The one thing that you – as a consumer – keep getting wrong


Account 'closed'– or was it?

Do the “7 Deadly Sins” apply to being a consumer? Yeah, in a way.

It's like gluttony and the overconsumption of goods, or pride when it comes to buying things solely to project a certain image or social status, neglecting actual need or value and exceeding what is truly needed or used. 

But let’s get out of the psychology of consumerism and think about the mistakes consumers make. The common pitfalls we all make are not comparing prices and features, falling prey to marketing tactics, not reading reviews and fine print, not negotiating or using available discounts and not taking advantage of return policies. 

Everyone can raise a hand on at least one of those, right?

But, the most important thing we tend to get wrong is leaving the accuracy of our credit reports to someone else. 

403,552 of you

In a new ConsumerAffairs review of complaints made to the Consumer Financial Protection Bureau (CFPB), the number of disputes about “incorrect information” in credit reports from TransUnion, Experian, and Equifax, rose from 200,273 in 2022 to 403,552 matches in 2023. 

And things are looking even sadder for 2024. So far – through Feb 26, 2024 – there have been 101,516 gripes filed about mistakes on consumers’ credit reports. At that rate, we could be looking down the barrel of more than 600,000 complaints by the end of this year.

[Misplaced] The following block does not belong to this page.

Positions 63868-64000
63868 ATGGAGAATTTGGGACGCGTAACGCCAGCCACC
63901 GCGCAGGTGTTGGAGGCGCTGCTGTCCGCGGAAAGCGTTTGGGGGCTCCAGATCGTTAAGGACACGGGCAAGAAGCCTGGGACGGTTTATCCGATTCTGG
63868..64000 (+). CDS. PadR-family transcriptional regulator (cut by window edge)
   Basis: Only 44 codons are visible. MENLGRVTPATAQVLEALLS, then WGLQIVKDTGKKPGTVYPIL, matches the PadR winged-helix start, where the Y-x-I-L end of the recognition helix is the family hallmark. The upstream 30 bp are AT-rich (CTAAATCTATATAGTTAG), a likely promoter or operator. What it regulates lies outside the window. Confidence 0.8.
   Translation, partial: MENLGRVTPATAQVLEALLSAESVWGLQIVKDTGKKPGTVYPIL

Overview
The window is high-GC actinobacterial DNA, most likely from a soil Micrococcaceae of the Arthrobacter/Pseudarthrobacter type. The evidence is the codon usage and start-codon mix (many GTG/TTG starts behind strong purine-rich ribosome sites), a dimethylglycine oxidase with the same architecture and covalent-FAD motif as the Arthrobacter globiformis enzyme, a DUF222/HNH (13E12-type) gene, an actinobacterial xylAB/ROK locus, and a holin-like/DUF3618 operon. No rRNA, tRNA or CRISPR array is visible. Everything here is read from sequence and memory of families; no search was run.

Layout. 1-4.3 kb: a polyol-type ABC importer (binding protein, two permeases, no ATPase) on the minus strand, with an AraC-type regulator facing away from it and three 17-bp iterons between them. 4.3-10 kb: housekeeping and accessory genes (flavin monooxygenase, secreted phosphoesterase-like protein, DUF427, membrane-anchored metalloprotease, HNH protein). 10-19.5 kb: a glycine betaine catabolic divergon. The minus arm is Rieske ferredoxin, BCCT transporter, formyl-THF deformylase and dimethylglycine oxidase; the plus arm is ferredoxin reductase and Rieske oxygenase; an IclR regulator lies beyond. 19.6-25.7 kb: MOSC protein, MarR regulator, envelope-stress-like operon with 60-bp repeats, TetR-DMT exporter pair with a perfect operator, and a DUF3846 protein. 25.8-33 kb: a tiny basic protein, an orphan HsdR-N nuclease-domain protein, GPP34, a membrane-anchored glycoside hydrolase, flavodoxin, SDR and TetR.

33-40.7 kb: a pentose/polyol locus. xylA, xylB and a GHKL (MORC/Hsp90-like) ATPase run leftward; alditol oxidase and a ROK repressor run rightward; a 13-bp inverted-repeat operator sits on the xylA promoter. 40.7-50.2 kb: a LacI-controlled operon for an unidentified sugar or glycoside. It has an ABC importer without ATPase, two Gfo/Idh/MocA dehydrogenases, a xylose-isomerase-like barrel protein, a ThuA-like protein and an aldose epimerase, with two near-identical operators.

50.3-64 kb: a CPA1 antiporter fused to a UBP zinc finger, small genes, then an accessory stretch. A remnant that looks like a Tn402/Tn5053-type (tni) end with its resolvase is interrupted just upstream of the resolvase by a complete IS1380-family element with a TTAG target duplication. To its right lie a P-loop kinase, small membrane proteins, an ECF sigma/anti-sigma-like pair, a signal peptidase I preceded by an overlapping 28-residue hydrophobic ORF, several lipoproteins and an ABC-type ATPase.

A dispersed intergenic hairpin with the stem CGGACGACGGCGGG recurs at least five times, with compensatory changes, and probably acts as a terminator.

All sorts of complaints

Credit reports have never been perfect, but with Americans buying things and taking out credit like crazy, more stuff is hitting the proverbial fan than ever before.

“The credit bureaus stated my [report] was properly investigated but how is that possible if the open date is inaccurate, the date last active is inaccurate, and the date last reported is not accurate,” complained one consumer.

Is it time for you to take another look at your credit reports?

If your credit score is decent – say above 600 – you probably don’t worry too much about what’s being reported.

But maybe you should. There are three frequent mistakes consumers make regarding their credit reports and with just a little effort, that 600’ish score could go up just enough to lower your credit card interest rate or your mortgage the next time you apply for one.

The most common mistakes on credit reports are:

  • Personal information mistakes: And this is quite a catch-all, too – anything from a misspelling of your name or address to an incorrect date of birth or your Social Security number. 

  • Account reporting errors: This is a more difficult can of worms because these involve inaccuracies related to individual accounts listed on your report, such as:

    • An account reported by someone as closed that might really be open, or vice versa.

    • Missed or late payments might be incorrectly reported, too, even if you made payments on time.

    • Incorrect credit limits, balances, or dates opened/closed can appear, as well.

  • Identity theft: Fraudulent accounts opened in your name are showing up more and more, so stay vigilant.

  • Duplicate accounts: Because of reporting inconsistencies between the credit bureaus, your account information might be listed multiple times on a report, so correct that, too.

Earn bonus points!

We’ve covered the basic mistakes consumers make with credit reports, but there are some reporting errors that you might find if you look a little deeper or you take care of them quicker.

The first one is not disputing errors promptly. The faster you dispute an error, the sooner it gets corrected and the sooner your credit score benefits. Leave a mistake on there too long and it’ll just make matters worse. 

Another is closing old accounts in good standing. Sometimes, we pay off credit cards and just leave things at that, but if we don’t close them completely, they still hang out there as active and can lower your score. 

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